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Are You Terrified of This Image? Scientists Explain Trypophobia

May 26, 2016 06:08 AM EDT
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Does this image creep you out? If it does, you are likely experiencing some degree of trypophobia.

Scientists define trypophobia as the "fear of holes," where one becomes intensely upset or uneasy after looking at images of clustered holes or bumps.

However, as researchers dig deeper into this condition, they found that the condition isn't exactly a feeling of fear. The said phobia isn't actually recognized by the psychological community, and therefore, trypophobia isn't exactly diagnosable.

And the fear is not only of holes.

"Tryphobia is more akin to disgust than to fear, and that the disgust is probably an overgeneralization of a reaction to possible contaminants," Arnold Wilkins, a trypophobia researcher from the University of Essex, said in an article published by Tech Insider.

"The disgust arises from clusters of objects, and these objects are not necessarily holes, despite the name trypophobia," he added.

In 2013, Wilkins and his co-researcher Geoff Cole conducted a study based on images posted on Trypophobia.com. They have concluded that it was not the holes that people feared, rather the respondents' brains associate the holes with danger.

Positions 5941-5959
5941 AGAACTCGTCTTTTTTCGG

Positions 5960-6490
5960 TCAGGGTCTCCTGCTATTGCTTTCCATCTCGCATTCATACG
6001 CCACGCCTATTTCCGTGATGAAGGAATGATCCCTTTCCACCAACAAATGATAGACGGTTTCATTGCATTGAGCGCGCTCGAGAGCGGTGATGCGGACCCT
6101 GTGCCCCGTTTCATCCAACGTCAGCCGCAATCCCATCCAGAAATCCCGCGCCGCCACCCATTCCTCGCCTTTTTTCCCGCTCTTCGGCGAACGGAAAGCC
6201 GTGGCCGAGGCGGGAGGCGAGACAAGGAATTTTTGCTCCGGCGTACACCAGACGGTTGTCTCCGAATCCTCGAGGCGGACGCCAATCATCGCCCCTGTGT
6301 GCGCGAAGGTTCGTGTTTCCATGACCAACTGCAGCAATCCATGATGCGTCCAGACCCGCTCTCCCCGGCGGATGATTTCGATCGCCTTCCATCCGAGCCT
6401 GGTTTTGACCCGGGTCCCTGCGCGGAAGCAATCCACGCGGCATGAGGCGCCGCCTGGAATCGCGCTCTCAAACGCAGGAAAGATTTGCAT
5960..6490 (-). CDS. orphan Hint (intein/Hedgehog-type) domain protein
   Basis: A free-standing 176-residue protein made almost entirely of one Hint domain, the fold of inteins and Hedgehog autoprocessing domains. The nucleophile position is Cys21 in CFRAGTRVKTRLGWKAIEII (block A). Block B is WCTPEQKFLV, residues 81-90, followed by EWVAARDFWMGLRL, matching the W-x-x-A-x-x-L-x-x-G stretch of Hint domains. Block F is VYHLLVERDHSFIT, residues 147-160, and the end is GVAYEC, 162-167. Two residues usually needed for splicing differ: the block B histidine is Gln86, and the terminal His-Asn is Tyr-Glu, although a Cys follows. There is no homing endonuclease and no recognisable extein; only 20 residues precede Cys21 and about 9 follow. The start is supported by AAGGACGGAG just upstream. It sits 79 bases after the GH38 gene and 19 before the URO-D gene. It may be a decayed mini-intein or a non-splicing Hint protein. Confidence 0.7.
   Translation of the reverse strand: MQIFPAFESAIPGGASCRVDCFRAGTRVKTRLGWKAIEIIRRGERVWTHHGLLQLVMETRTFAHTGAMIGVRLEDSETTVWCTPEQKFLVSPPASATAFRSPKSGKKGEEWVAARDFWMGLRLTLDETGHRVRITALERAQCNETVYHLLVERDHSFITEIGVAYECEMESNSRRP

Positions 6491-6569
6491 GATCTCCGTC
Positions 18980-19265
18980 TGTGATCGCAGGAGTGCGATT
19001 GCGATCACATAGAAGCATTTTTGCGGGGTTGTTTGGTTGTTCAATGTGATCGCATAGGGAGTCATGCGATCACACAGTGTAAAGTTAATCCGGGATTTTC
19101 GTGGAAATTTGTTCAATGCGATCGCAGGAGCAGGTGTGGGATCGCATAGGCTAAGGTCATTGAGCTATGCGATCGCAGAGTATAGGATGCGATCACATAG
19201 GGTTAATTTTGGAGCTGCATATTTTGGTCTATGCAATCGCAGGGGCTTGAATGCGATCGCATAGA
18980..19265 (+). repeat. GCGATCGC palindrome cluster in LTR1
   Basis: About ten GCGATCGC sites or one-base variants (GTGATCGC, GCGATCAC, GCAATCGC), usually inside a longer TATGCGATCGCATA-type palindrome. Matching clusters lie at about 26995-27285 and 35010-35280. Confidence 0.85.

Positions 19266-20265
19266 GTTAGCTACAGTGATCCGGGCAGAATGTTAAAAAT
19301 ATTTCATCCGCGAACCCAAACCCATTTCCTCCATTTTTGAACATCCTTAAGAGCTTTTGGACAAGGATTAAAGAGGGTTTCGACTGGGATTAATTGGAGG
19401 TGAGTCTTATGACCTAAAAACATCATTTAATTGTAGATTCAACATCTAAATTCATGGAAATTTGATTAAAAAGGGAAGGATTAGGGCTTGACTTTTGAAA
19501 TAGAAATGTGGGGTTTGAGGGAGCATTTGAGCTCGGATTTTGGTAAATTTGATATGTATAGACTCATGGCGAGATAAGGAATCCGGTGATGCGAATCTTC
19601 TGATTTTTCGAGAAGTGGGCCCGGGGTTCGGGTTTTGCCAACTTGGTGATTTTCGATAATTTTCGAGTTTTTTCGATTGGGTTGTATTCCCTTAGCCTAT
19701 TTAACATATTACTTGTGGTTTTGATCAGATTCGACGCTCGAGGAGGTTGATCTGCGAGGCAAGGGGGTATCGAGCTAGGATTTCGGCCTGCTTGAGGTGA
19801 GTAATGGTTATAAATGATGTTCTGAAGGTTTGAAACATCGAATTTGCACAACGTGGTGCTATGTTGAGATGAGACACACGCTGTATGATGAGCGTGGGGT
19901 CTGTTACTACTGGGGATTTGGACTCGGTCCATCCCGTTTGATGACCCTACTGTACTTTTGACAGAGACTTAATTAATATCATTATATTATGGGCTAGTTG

However, they are yet to find out what kind of danger the images provoke.

"These can make them feel that their skin is crawling, shudder, feel itchy and physically sick when seeing these images because they really find it disgusting and gross. Some of these people think that something might be living inside those holes and some of them are afraid they might fall in these holes," the researchers explain in a report in CBS News. "It can even trigger panic attacks," they added.

The clustered holes and bumps, however, are very common in nature, such as those of honeycombs or a lotus pod. According to the study, the fear covers "clustered holes in the skin, meat, wood, plants, coral, sponges, mould, dried seed pods and honeycomb."

There are some people who have adapted well to recognize that these images do not elicit danger. But for trypophobes, the uneasiness or negative feeling is an unconscious reflex reaction. 

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